Today’s guest blog post is brought to you by Kenneth Weene.
Fiction from History
It was, the school administration assured us students, a new idea: combining American history and English into one course, which would focus on The Civil War. At an old New England boarding school there was no War Between the States and certainly no War of Northern Succession. Yankee all the way.
By then, Junior year, I was an avid reader and a lover of history. This new eleventh year English course was designed in my personal heaven. And let there be no question, the results lived up to my expectations.
That high school English course changed my perspective on literature, and on the interplay of history and novels. I loved the way authors could interweave real events with their fictional characters. The more true to history the events were, the surer I was that this was great writing.
But, I had conflicted feelings because there was another body of literature that I also loved, what I call fiction from history, the contemporary fiction from times before I was alive. These wonderful books transported me to those times and made them real. Perhaps best typified by Dickens, who brought to life the pain and poverty of the English masses, by Steinbeck, who dragged my soul through the suffering of the great depression, by Fitzgerald who helped me live the wild abandon of the roaring twenties, and by Conrad, who carried me into the darkness of not just Africa but colonialism as well. These great writers didn’t focus on real events; rather they focused on creating the climate in which those events happened. Of course, these great writers were not setting their stories in history; they were writing about the world around them.
These were powerful novels from history captured the human condition. They rose above the immediacy of the world in which they were written to become timeless. The reader of today who reads this books is suspended beyond time. That suspension of the fourth dimension is perhaps best recognized by Vonnegut, whose masterpiece “Slaughterhouse-Five” begins grounded in an historical event only to end in a paean to post traumatic stress disorder and the inability of Billy Pilgrim to escape the loop of experience which has neither beginning nor end.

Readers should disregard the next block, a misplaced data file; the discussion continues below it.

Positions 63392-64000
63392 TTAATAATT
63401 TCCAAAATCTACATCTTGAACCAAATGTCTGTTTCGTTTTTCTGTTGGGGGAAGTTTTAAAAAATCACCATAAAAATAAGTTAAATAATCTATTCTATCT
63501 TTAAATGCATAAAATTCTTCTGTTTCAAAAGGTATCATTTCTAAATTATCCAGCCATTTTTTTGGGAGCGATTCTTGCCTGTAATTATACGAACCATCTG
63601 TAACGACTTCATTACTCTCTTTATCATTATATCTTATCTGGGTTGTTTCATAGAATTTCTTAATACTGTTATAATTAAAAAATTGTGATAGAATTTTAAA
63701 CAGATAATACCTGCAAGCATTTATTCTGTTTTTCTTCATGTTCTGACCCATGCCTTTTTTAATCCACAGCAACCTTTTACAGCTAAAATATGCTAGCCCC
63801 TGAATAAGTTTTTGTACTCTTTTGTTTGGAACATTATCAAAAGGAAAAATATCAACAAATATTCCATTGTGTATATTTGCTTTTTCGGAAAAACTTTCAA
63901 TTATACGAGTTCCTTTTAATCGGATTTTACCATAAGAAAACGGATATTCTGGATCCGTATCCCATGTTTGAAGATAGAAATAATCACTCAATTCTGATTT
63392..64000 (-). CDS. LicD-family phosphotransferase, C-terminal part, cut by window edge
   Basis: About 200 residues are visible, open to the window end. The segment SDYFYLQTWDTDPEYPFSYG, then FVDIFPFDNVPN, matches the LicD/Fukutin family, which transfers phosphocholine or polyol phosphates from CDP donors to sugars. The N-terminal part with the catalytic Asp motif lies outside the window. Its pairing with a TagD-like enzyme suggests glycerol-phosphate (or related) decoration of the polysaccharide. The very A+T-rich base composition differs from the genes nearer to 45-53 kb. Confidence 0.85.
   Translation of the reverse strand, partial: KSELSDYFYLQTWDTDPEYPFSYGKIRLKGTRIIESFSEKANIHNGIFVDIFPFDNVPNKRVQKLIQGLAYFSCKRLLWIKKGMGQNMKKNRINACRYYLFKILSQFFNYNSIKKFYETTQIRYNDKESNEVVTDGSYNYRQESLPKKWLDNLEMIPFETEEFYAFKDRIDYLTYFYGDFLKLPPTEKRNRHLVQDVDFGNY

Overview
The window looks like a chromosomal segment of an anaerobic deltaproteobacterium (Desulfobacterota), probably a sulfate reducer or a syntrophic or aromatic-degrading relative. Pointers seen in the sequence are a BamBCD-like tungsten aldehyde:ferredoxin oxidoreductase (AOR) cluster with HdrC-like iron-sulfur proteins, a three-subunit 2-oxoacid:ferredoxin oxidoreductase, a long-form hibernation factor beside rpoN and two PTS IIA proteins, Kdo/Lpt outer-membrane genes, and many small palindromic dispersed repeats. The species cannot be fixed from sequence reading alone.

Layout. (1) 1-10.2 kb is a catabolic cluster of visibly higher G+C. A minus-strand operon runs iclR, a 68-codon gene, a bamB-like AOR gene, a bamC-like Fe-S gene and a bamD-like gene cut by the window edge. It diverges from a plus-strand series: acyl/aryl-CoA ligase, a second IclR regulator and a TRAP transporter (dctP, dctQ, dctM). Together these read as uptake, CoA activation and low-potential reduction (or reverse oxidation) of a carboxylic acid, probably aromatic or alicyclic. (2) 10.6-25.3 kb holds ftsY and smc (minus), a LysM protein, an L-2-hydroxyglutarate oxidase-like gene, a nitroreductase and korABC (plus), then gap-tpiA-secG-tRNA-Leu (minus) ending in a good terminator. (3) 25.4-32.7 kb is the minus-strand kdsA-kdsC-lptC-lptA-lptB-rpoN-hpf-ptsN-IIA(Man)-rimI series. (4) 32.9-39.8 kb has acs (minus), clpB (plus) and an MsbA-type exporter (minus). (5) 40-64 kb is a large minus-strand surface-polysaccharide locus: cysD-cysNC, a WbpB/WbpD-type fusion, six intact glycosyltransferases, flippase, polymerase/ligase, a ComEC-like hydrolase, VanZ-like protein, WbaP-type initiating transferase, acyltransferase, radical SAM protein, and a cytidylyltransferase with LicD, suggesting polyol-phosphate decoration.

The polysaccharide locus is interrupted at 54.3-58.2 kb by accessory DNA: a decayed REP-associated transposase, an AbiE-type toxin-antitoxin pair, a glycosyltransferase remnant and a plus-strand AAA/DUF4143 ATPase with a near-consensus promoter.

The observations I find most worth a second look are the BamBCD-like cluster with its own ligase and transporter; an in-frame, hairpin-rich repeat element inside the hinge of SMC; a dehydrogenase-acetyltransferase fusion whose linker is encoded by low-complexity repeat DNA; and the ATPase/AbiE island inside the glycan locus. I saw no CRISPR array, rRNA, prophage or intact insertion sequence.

Thus there have been two clear models of the nexus between history and literature. The one is what we usually call historical fiction—the addition of fictional events to historical realities. The other is reliving history through the literature of the times, fiction from history. But are those two forms sufficient? I would say no and propose a third approach, what I call historicized fiction.
To understand this concept, one might want to start with neither history nor literature but with anthropology. During World War II, the U.S. government contracted with anthropologist Ruth Benedict to do a study of Japanese culture. That study, which was published as “The Chrysanthemum and the Sword,” was intended to help a victorious American authority to more effectively govern the conquered island nation. The book introduced an innovative way of looking at culture, one in which broad trends and ideas were used instead of the myriad of details that were the normal anthropological study. In effect, what Benedict asked was, “What does the normal Japanese person experience? How does the normal Japanese person think about his/her life and the world around?”
The goal of historicized fiction is to present a literary answer to those same experiential questions when they are asked about a time in the past. The goal is not to recreate actual events but rather to place the reader in the milieu as it might have been experienced by the real people of that time.
Probably the most accessible examples of historicized fiction are from theatre. Consider Bertolt Brecht’s masterpiece “Mother Courage.” Does it portray specific events from The Hundred Years War? Of course not. There is no concern with this battle or that, with this truce or the other. Brecht focuses solely on the experience, the endless, drudging, and painful experience of the war. It is more than enough for us to understand what that war meant. Shakespeare’s “King Lear” is another masterwork of historicized fiction. It captures the disconnection between the royal court and the world surrounding. It has always been my personal reading that Lear was intended to be about the times of Henry VIII, whose three children shared not his land but sequentially his throne. Certainly, Lear’s relationship with the fool reminds one of Henry’s connection with Will Sommers.
With any discussion of historicized fiction on the stage a special mention must be made of the powerful Pittsburgh Cycle of August Wilson, which captured ten decades of the African-American experience.